Rolling Knolls

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Visiting Rolling Knolls

The 55-acre Rolling Knolls site was acquired by the Forest Preserves of Cook County in 2010, and was envisioned as a space for year-round outdoor recreation. The construction of the professional-level disc golf course came from a recommendation from the Forest Preserves’ 2013 Recreation Master Plan.

 

Rolling Knolls

Rohrssen Rd, south of Bode Rd
Elgin, IL 60120 (map)

 

 

Nature Highlights

Meandering along the southern edge of Rolling Knolls is Poplar Creek, a Fox River tributary. The creek connects Rolling Knolls to the much larger Arthur L. Janura preserves to the east, and provides a corridor for wildlife to travel between natural areas as well as native seeds to disperse throughout the landscape.
 
Rolling Knoll’s section of Poplar Creek also harbors a seep, which is an area where cool, clean groundwater meets the soil surface. The water flowing at the seep contains minerals dissolved while streaming through calcium-rich soil. The water is also insulated from fluctuating surface temperatures, remaining cool in the summer and above freezing throughout winter. This creates a microclimate that sustains unique native vegetation such as Skunk Cabbage, Mash Marigold and Great Angelica.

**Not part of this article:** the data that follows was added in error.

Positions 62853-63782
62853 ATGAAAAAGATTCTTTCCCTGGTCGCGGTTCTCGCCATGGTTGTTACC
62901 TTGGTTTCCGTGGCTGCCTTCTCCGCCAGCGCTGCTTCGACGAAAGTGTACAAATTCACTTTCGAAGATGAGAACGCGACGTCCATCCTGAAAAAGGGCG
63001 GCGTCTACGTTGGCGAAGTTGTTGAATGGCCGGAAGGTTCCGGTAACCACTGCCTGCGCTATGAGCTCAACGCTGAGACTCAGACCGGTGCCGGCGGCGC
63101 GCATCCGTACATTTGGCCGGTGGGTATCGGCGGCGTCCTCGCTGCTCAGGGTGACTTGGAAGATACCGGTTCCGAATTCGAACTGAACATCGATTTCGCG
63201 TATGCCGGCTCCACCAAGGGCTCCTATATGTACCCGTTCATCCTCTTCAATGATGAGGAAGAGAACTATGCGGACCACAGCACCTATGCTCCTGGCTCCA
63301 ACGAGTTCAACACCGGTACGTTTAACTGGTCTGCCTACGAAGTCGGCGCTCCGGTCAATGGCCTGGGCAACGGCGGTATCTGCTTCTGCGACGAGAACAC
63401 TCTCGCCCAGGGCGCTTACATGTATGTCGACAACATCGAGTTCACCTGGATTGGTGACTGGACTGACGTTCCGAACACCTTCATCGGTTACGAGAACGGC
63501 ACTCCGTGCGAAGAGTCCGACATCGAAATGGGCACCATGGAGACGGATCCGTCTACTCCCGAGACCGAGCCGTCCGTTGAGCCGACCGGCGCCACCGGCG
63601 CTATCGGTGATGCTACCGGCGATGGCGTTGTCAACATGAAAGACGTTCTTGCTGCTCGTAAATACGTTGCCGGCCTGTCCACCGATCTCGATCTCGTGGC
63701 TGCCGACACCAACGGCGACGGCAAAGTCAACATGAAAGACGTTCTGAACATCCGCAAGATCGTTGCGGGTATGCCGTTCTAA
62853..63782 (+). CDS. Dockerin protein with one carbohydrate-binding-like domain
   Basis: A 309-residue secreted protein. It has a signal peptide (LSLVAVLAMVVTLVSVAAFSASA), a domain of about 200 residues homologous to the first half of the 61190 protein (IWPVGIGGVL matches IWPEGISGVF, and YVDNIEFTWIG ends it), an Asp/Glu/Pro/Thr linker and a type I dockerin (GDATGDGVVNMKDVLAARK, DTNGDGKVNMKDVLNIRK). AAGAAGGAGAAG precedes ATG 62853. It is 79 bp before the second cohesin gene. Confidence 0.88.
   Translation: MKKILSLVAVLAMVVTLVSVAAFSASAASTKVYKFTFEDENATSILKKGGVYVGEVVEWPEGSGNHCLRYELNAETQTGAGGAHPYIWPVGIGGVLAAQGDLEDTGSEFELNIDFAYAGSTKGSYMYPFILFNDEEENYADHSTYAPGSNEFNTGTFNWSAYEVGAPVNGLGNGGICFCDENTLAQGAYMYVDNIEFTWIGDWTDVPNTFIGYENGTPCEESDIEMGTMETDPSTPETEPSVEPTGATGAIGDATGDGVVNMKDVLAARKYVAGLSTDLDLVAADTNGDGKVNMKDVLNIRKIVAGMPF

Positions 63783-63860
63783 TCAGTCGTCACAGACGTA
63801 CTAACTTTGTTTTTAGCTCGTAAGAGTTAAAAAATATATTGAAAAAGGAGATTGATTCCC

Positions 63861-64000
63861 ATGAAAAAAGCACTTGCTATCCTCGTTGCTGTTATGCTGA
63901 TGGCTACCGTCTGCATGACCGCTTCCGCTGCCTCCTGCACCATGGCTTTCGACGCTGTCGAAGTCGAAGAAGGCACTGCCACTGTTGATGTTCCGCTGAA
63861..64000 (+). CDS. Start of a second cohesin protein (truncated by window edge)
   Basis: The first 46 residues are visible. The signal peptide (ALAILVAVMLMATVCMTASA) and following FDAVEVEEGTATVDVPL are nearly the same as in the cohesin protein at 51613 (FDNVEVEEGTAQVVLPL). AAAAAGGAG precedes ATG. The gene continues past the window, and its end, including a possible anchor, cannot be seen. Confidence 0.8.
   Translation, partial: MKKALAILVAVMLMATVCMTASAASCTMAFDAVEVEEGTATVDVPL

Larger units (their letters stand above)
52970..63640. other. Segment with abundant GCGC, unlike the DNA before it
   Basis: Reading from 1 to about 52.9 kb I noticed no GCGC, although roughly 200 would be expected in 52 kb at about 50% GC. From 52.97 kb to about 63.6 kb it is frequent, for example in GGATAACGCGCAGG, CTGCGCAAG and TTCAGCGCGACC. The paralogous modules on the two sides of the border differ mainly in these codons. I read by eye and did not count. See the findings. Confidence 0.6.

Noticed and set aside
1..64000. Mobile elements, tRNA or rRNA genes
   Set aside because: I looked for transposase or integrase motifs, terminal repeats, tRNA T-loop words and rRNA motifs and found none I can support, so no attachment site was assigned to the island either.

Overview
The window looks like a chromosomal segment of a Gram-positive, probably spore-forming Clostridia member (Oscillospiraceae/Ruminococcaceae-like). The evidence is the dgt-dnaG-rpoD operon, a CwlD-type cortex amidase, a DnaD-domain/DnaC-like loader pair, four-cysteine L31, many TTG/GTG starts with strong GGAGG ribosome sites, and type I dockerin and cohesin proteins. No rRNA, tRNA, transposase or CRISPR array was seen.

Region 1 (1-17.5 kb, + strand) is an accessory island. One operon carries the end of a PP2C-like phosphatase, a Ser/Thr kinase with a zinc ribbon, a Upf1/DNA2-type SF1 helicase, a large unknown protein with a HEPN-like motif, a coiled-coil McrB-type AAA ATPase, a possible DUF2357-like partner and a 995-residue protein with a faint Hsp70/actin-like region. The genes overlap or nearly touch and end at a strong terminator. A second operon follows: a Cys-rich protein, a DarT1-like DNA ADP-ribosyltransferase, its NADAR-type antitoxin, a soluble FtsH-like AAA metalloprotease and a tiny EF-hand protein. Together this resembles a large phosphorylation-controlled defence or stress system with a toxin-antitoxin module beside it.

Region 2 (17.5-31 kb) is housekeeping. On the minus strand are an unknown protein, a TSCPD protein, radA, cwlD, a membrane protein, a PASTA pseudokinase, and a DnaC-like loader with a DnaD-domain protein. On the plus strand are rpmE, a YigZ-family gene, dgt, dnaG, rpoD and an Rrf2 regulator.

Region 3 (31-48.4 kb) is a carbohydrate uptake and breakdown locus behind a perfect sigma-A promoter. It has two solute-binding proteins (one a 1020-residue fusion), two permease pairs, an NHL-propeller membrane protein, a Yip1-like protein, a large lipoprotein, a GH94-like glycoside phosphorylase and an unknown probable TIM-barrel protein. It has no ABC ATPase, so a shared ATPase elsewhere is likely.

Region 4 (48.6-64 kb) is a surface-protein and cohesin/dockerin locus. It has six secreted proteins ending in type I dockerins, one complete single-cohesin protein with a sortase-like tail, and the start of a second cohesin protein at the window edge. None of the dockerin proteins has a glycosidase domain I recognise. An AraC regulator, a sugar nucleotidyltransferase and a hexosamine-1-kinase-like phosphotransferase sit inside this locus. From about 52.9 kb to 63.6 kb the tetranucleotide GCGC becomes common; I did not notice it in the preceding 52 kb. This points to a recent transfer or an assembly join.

Indoor Event Rentals

The Rolling Knolls Pavilion features a large meeting/event space that can accommodate up to 80 guests, as well as a smaller room for meetings that seat up to 20 guests. Both rooms have easy access to the outdoor patio area on the ground level, offering a beautiful view.

 

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LEED Building Information

The LEED Platinum-certified Rolling Knolls Pavilion was designed using maximal sustainable design standards. A portion of the original clubhouse was incorporated in the design, reducing the need for new materials as well as connecting the new building to the site’s history in the community.
 
Through a combination of strategies below, the building uses 50% less energy than a comparable building. When considering the renewable energy systems, this facility will ultimately use 70% less energy than a comparable building.
 
Energy

  • Rooftop Solar Panels
  • Geothermal Heat Exchange
  • High-Performance Insulation
  • High-Efficiency Windows
  • LED Lighting and Controls
  • Variable Refrigerant Flow (VRF) HVAC System

 
Water

  • Stormwater Management
  • Landscaping with Native Species
  • Low-Flow Plumbing Fixtures
  • Off-Grid Well and Septic System

 
Additionally, construction material was sustainably sourced in a number of different ways. Materials were selected for their durability, recycled content, proximity to the site, and their ability to be sustainably salvaged for future use.

Visit two of the treasures of the Forest Preserves of Cook County